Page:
When we talk about the digital self, we are talking about the self as it exists within digital spaces. This holds differently for different people, as some of us prefer to live within an pseudonymous or anonymous identity online, divested from our physical selves, while others consider the digital a more holistic identity that extends from the physical.
Your digital self is gestalt, in that it exists across whatever mediums, web sites, and services you use. These bits are pieces together to form a whole picture of what it means to be you, or some aspect of you. This may be carefully curated, or it may be an emergent property of who you are.
The way your physical self has rights, so too does your digital self. Or, perhaps, it would be more accurate to say that your rights extend to your digital self. I do not personally consider that there is a separation between these selves when it comes to rights, as both are aspects of you and you have rights. I am explicitly not going to list what these rights are, because I have my own ideas about them and yours may differ. Instead, I will briefly talk about consent.
I think it is essential that we genuinely consent to how others interact with us to maintain the sanctity of our selves. Consent is necessary to the protection and expression of our rights, as it ensures we are able to rely on our rights and creates a space where we are able to express our rights in comfort and safety. We may classically think of consent as it relates to sex and sexual consent: only we have the right to determine what happens to our bodies; no one else has the right to that determination. We are able to give sexual consent, and we are able to revoke it. Sexual consent, in order to be in good faith, must be requested and given from a place of openness and transparency. For this, we discuss with our partners the things about ourselves that may impact their decision to consent: we are sober; we are not ill; we are using (or not) protection as we agree is appropriate; we are making this decision because it is a thing we desire, rather than a thing we feel we ought to do or are being forced to do; as well as other topics.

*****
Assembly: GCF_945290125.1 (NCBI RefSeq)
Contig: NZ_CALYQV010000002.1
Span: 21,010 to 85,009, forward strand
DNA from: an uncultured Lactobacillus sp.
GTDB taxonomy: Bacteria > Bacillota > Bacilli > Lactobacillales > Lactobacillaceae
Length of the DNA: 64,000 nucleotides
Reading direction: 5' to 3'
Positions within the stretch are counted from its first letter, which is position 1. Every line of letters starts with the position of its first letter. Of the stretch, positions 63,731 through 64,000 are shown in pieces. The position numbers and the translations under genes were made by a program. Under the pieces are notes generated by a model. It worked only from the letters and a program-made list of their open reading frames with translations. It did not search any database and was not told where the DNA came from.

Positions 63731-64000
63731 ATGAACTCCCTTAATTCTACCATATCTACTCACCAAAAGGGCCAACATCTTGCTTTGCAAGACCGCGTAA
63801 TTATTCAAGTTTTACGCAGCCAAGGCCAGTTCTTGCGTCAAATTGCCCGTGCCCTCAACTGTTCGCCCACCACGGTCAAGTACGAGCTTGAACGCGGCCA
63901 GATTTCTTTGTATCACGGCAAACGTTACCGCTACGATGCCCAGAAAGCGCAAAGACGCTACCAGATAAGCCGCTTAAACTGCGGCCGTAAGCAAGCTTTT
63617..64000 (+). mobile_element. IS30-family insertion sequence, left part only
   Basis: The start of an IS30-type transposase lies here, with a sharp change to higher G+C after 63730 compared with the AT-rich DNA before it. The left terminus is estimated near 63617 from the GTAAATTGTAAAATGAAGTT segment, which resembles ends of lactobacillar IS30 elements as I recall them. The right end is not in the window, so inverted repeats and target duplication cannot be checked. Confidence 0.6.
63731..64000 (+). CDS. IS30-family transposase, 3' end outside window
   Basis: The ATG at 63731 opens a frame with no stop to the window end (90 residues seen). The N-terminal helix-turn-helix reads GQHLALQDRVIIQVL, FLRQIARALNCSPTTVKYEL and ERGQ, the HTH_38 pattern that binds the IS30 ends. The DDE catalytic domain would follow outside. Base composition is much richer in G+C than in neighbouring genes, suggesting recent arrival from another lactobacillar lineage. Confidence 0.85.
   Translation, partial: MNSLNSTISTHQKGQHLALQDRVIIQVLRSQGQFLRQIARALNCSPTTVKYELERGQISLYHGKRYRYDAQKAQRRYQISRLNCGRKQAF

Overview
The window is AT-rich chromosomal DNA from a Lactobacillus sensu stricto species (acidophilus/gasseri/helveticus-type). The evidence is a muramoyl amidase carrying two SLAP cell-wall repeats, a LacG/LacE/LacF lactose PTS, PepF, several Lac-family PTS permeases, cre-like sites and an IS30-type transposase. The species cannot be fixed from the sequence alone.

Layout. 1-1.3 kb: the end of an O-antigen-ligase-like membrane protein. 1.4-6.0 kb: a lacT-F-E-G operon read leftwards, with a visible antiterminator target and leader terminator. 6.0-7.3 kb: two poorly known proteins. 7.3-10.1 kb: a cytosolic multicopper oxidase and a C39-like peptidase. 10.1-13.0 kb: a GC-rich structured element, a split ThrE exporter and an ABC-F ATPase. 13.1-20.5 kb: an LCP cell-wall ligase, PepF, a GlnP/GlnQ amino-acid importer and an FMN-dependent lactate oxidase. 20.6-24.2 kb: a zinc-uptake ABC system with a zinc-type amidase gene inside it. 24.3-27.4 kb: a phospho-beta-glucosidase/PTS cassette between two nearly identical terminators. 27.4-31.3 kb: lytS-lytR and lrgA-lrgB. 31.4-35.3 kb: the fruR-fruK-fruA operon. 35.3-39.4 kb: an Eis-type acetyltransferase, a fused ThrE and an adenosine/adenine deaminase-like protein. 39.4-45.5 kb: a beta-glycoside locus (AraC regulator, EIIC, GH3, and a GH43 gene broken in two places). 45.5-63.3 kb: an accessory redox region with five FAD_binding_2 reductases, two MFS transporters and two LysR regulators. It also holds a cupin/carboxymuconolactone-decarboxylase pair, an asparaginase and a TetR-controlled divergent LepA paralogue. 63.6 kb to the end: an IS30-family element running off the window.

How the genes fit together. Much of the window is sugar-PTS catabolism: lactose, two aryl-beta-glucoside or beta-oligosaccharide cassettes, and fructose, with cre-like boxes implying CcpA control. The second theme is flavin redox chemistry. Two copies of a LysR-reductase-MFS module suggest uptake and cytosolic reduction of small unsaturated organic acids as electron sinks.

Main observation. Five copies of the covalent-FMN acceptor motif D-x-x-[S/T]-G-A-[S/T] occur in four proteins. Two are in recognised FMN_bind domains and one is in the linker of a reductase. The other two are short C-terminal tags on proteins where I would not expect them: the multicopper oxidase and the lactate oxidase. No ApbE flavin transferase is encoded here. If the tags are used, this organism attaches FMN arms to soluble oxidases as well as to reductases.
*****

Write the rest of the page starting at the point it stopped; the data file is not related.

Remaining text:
These things also all hold true for technology and the digital spaces in which we reside. Our digital autonomy is not the only thing at stake when we look at digital consent. The ways we interact in digital spaces impact our whole selves, and exploitation of our consent too impacts our whole selves. Private information appearing online can have material consequences — it can directly lead to safety issues, like stalking or threats, and it can lead to a loss of psychic safety and have a chilling effect. These are in addition to the threats posed to digital safety and well being. Consent must be actively sought, what one is consenting to is transparent, and the potential consequences must be known and understood.
In order to protect and empower the digital self, to treat everyone justly and with respect, we must hold the digital self be as sacrosanct as other aspects of the self and treat it accordingly.